Public reception: Thursday, June 20 | 6-7:30PM
Admission is free and open to the public.
The creative research, unique viewpoints, talents, and experiences of five Ohio State University fine arts sculpture and glass students explores curiosities of human life -- illness, recovery; life, death; internal vs. external -- depicting a cohesive multifaceted view of the human condition. Exhibitors include Moey Mugavin, Margaret Queen, Mark Stursa, Maggie Willis, and Kara Zimmerman.
Inspired by memories of her father’s repurposing/reinventing creativity, Margaret Queen explores materiality of everyday objects by giving them a life in glass using Pâte de Verre (paste of glass) kiln casting. Her artwork inspires curiosity within the viewer and demonstrates relative permanence of objects in relation to fragility of life.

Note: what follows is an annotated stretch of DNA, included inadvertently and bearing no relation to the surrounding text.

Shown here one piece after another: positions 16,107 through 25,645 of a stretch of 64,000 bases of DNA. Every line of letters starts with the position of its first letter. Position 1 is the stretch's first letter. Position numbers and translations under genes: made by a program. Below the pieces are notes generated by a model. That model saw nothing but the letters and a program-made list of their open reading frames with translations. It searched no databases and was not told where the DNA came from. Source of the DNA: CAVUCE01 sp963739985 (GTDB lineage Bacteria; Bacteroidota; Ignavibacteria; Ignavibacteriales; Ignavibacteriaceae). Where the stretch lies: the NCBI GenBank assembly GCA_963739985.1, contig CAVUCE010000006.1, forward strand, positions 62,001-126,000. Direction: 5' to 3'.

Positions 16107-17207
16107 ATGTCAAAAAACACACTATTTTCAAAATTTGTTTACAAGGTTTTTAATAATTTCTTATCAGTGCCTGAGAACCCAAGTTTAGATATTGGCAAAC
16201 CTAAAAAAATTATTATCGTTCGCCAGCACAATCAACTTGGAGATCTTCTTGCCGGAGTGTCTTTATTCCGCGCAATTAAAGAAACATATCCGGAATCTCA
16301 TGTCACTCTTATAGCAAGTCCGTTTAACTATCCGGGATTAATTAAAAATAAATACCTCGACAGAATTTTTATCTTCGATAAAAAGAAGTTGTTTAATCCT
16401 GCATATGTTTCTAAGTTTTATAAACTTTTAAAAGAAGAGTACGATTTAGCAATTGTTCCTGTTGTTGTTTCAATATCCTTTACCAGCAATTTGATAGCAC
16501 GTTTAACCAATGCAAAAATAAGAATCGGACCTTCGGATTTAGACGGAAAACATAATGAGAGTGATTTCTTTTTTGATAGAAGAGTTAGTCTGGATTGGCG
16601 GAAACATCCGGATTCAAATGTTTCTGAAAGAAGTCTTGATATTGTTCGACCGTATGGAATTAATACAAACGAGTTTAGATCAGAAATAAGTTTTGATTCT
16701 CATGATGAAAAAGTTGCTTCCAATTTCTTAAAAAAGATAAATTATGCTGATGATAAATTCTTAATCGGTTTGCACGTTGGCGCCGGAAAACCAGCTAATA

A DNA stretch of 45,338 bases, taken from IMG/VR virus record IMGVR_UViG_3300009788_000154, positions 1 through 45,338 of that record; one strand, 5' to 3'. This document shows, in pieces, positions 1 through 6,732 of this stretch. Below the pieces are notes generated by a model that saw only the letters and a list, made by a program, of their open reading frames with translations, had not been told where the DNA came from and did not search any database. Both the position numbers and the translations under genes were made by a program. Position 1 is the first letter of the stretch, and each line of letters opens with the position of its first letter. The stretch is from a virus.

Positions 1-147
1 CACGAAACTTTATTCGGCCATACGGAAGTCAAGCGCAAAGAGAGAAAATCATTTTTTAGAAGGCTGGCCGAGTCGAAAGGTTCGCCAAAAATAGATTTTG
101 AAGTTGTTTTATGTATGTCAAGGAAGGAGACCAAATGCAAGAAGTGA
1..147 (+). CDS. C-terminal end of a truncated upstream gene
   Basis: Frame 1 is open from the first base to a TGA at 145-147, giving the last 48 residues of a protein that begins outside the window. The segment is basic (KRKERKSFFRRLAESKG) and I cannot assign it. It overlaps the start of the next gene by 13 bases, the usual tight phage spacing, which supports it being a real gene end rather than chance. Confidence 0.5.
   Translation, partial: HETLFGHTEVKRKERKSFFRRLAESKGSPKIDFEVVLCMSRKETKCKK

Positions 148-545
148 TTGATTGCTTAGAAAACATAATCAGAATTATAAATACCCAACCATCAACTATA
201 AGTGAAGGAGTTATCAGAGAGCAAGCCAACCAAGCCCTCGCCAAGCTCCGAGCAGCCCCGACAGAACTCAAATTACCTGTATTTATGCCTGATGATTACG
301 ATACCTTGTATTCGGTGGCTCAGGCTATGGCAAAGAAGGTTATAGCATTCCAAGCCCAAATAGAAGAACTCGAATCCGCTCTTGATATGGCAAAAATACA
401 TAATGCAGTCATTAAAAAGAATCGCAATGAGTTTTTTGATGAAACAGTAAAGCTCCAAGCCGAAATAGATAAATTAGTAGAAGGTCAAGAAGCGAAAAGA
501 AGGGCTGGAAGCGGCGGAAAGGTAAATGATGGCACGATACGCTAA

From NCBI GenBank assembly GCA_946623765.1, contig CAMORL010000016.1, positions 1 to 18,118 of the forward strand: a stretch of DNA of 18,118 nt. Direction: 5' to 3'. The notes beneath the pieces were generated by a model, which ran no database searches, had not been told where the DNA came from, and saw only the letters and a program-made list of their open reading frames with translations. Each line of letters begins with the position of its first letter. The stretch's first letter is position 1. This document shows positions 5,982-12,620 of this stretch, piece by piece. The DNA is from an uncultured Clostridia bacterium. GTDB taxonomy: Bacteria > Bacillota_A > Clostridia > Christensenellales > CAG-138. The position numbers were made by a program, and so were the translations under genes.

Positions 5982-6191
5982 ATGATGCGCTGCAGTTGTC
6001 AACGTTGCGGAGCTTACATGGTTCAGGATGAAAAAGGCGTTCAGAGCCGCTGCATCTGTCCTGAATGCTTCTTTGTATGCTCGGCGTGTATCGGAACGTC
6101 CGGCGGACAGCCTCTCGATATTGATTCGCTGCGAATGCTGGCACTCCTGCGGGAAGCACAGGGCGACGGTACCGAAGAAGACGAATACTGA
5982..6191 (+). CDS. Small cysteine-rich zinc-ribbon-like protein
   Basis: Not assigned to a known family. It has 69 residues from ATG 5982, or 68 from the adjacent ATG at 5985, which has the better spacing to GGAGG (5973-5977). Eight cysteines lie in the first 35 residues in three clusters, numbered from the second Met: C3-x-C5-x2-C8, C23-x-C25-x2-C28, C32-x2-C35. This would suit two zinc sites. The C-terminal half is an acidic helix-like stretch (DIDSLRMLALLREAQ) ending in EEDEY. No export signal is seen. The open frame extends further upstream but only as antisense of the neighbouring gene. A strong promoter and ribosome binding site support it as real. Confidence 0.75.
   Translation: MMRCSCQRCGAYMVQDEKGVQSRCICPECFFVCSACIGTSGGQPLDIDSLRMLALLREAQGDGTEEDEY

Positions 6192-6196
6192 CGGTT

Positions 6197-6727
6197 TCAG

Maggie Willis' glass Pâte de Verre transforms cranes into symbols of yin and yang on “the wheel of life.” Alongside her Buddhas work, which showcase blue copper wire and ribbon in casted glass, these pieces investigate the concepts of life, death and illness, and healing.
Kara Zimmerman’s artwork reflects the struggle to remain strong and internally beautiful while attempting to heal from and kill inner demons (spiders) developed through years of living in a toxic environment. Representing inner layers of a person, the tree's steel rods give the piece ability to sway organically when moved yet withstand the burden of glass ghost spiders. Paper cherry blossoms convey a sense of healing and rebirth from past traumas.
Moey Mugavin’s work of art reflects how our circumstances shape us internally and externally and how others perceive the shape we take. She incorporates metal, wood, and mirrors to define the hard edges of her upbringing, alongside soft fabric to represent her delicate internal landscape.
Mark Stursa’s art reflects mystery of the events to come in our lives. He uses corporeal substances eliciting a sense of the historic, speaking to the fragility, fleeting experience of living. His work evokes mystery of future life events as an unknown amount of salt pours from a plaster vessel through open air into a glass vitrine where salt mounds up in a permanent resting place.